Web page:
Be the Bridge (Day 5) Last Day
Glimpses of the Kingdom
Reconciliation work is difficult. That is why so many people of color remain silent and why our white friends hold back instead of coming alongside us. It’s messy. It requires vulnerability, humility, and courage.
For many people, this kind of work represents death to the belief systems they’ve held since childhood. For others, it feels like an inward uprooting, a deconstructing. For some, the history of their own oppression brings shame.
I know the sacrifices this work requires. I know that with every word I speak in this highly charged racial environment, I run the risk of becoming “that girl” or, worse yet, “that angry black girl.” As a result of my commitment to truth and reconciliation, I have dealt with people, family members, and associates who have rejected me.
Many of my white brothers and sisters have also felt the sting of others’ pushback against their bridge building. They’ve entered into the hard work of acknowledging their own systemic privileges, repenting of them, righting wrongs, and moving into restorative reconciliation. In doing so, they’ve taken heat from their white friends. They’ve been told there’s no reason to repent from wrongs so far back in history, no reason to stir up the past. Still, they’ve continued to press into the work for the sake of unity.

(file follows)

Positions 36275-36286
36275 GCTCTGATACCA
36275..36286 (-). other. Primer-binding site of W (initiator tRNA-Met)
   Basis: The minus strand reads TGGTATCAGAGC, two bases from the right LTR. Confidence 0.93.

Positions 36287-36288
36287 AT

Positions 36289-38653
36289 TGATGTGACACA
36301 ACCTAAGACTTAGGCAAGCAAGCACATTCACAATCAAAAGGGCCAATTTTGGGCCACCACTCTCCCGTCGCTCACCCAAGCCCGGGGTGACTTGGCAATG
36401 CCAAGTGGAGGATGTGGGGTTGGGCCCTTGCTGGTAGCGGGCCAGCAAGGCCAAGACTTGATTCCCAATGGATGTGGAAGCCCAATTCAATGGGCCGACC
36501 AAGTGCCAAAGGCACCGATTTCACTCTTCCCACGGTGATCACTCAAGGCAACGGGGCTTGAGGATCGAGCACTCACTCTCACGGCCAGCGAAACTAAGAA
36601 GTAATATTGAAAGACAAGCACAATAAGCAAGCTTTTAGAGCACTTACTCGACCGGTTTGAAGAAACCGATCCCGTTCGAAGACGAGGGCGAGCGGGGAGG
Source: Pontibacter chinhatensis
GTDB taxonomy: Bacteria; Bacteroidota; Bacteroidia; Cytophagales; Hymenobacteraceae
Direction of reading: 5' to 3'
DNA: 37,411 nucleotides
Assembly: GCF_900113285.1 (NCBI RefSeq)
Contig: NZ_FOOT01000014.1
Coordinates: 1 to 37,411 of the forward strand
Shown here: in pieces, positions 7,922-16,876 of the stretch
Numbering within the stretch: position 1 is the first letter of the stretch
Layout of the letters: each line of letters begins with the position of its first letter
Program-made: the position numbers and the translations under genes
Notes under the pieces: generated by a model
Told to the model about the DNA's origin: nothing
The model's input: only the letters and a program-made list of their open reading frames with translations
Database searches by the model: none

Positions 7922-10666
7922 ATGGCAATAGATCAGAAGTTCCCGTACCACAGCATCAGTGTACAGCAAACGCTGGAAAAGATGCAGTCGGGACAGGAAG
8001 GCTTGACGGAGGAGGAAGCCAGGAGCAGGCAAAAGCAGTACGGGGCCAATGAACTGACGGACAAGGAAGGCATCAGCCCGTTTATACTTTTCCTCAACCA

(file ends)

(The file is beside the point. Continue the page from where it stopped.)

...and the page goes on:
The difficulties of this work can’t be brushed aside. But as I’ve continued in this work with people of color and white friends alike, I’ve seen the results. I’ve watched healing and wholeness come. I’ve watched “justice roll on like a river, righteousness like a never-failing stream” (Amos 5:24, NIV). I’m convinced that the Spirit is active in the middle of this work.
In the kingdom of God, all are children. In the kingdom of God, all are invited to the table. In the kingdom of God, all are invited to receive healing. And it’s these glimpses of the kingdom around the table—the moments of kingdom healing, kingdom wholeness, kingdom multiplication—that make all the pain and sacrifice worth it.
So press in. The healing has just begun.
Lord, open my heart and mind to recognize how You are calling me to be a bridge toward racial reconciliation. Amen.